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11 Facts You Probably Didn't Know About Blood Clots

The importance of not being idle.

1. A blood clot can happen to anyone.

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While there are factors that can increase your risk, you could be leading a perfectly healthy lifestyle and still be affected.

2. More people in Europe die from blood clots than AIDS, breast cancer, prostate cancer, and road traffic accidents combined.¹

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But would you consider them the most dangerous out of that group? Probably not.

3. Pulmonary embolism – a blood clot in the lung – is the most common avoidable cause of hospital death in the world.²


Yet every 37 seconds, someone in the Western world dies as a result of a venous thromboembolism (VTE) – a blood clot in the leg or lung.3

4. Did you know, 85% of all strokes are caused by blood clots?⁴


Also known as ischemic strokes, they occur when a blood clot either blocks the flow of blood or oxygen to the brain, or occurs in another part of the body and travels to the brain.5

This can happen for a number of reasons, ranging from obesity, to high blood pressure, excessive alcohol intake or an irregular heartbeat.5

5. They cause heart attacks too.


If a blood clot forms in the arteries of the heart itself, it starves the muscles of oxygen and nutrients, leading to a heart attack.6

6. You probably will have heard of deep vein thrombosis (DVT).

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This is when a blood clot develops in a deep vein, most often in the leg.7 Sitting for more than 90 minutes can reduce circulation behind the knee by 50% and increases the risk of DVT.8

7. But it's a pulmonary embolism (PE) that can prove to be rapidly fatal.⁹


If all or part of the DVT breaks off and the blood clot travels through the veins and up into the lungs, things can deteriorate very quickly.

For 25% of people who experience a PE, the first symptom is death.9

8. Four out of five people wouldn't recognise a blood clot in their lungs if they experienced one.¹ᴼ


Symptoms can be deceptively mild: chest pain, shortness of breath, dizziness, increased heart rate all could be easily and fatally misdiagnosed.11

9. Meanwhile, DVT can look pretty innocuous too.


Generally occurring in the calf, symptoms can include mild pain, swelling, redness, dilation of the surface veins, and increased temperature.7, 12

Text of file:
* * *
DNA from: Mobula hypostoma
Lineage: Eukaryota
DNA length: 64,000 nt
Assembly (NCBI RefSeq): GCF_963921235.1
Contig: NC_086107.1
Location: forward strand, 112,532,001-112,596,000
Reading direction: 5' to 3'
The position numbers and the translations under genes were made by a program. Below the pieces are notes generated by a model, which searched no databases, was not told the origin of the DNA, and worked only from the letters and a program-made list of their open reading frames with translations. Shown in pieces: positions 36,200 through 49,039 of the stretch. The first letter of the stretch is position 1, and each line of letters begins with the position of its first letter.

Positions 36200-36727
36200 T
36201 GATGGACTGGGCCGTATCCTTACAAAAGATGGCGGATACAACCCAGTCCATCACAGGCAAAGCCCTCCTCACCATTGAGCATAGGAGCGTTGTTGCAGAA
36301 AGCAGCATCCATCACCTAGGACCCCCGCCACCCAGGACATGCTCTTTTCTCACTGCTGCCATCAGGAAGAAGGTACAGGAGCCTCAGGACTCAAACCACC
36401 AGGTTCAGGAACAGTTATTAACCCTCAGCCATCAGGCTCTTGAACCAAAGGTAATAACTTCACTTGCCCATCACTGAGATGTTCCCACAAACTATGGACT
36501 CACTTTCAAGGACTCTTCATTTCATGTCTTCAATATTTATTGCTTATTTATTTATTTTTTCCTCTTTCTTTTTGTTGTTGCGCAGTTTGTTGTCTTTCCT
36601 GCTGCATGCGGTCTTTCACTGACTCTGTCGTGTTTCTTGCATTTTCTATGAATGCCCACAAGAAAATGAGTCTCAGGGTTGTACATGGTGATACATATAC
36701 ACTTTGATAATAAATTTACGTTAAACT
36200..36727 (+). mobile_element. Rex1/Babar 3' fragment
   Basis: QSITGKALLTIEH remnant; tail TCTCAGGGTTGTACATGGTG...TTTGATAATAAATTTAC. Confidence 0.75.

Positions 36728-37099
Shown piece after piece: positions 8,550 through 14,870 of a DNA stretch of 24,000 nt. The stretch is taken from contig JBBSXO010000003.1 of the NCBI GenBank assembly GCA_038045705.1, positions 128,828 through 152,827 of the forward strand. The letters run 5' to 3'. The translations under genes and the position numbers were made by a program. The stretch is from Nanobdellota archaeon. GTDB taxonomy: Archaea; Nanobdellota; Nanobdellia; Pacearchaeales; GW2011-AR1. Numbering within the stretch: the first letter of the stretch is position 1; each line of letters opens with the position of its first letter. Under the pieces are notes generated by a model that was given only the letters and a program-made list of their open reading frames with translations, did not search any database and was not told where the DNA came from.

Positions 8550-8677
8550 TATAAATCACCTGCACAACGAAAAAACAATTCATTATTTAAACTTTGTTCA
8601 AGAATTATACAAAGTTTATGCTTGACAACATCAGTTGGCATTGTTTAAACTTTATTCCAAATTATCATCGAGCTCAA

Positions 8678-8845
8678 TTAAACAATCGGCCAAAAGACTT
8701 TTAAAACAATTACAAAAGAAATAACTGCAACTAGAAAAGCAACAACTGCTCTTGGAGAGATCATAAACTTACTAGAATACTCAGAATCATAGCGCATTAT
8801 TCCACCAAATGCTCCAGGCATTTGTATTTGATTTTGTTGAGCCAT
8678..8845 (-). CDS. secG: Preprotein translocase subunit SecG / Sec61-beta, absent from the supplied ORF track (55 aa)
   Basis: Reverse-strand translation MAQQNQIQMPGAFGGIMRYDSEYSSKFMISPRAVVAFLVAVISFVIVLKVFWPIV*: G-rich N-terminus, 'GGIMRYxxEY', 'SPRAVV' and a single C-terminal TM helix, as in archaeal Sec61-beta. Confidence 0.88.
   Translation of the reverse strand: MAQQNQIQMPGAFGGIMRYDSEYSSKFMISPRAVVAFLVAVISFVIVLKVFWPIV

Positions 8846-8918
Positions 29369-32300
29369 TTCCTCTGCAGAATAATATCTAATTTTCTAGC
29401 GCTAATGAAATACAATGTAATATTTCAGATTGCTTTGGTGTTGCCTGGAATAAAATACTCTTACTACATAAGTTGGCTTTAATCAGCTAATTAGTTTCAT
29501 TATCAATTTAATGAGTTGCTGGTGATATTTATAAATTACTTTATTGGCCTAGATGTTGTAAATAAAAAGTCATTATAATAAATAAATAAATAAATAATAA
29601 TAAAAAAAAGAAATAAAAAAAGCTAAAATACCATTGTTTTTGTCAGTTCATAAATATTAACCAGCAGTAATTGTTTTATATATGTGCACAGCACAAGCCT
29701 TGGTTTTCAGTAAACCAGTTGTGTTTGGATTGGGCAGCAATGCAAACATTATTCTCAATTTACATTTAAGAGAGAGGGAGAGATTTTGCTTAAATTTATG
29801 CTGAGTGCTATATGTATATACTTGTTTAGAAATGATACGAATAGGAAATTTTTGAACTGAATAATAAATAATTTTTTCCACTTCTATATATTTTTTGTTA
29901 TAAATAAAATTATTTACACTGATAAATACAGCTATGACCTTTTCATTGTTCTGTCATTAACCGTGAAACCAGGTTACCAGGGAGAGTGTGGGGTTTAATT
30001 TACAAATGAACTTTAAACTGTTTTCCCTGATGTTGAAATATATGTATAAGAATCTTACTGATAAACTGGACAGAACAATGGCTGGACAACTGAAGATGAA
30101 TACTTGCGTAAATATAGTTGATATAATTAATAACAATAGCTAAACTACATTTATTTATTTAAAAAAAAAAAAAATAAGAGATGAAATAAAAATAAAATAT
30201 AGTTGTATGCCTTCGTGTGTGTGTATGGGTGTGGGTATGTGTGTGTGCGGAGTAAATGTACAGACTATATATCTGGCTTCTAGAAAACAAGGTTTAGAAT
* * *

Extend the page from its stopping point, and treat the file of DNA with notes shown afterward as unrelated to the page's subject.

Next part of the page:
10. Some 10 to 30% of people affected by DVT/PE die within a month of diagnosis.¹³


Which is why it’s important to know the risk factors, signs and symptoms, which you can read more about here.

11. But you can help to reduce your risk by making time to move regularly and spreading the word.

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44% of people aren't aware that staying active is the best way to prevent blood clots from forming.10 So isn't it Time2Move?

Blood clots are a condition with no boundaries.

In fact, in the time you've been reading this page, between 3-5 people in the Western world will have died from a venous blood clot.3

But crucially, they can be prevented and if needed, treated. So join the cause and find out how you can help raise awareness at

¹ Cohen AT et al. Thromb Haemost. 2007; 98 (4):756-764 ² Geerts WH et al. Chest. 2008;133,(6 Suppl)381S-453S ³ Calculation extrapolated from the number of estimated VTE-related deaths across the EU (543,454 – see reference a) and US (300,000 – see reference b) per annum, divided by the number of seconds in a year. a) Cohen AT et al. Thromb.Haemost. 2007;98,(4)756-764, b) Roger VL et al. Circulation. 2012;125(1):e2-e220 ⁴ Intercollegiate Stroke Working Party. National clinical guideline for stroke, 4th edition. London: Royal College of Physicians 2012 P4 ⁵ NHS Choices. Stroke – Causes. July 2015. ⁶ American Heart Association. About Heart Attacks. July 2015. ⁷ Patient UK. Deep vein thrombosis. June 2015.⁸ Thrombosis UK: The Thrombosis Charity. Reducing the risk of e-thrombosis. February 2013 ⁹ Kearon C. Circulation. 2003;107,(23 Suppl 1)I22-I30 ¹⁰ ICM interviewed a random sample of 20,258 adults ages 18-64 in twenty countries across the world through online interviewing between 17th July – 11th August 2014. Surveys were conducted across each country and the results have been weighted to the profile of all adults. ICM is a member of the British Polling Council and abides by its rules. Further information at ¹¹ NHS Choices. Pulmonary Embolism – Symptoms. July 2015. ¹² Turpie AGG et al. BMJ. 2002; 325: 887-890. ¹³ CDC. Venous Thromboembolism (Blood Clots). Data & Statistics. June 2015.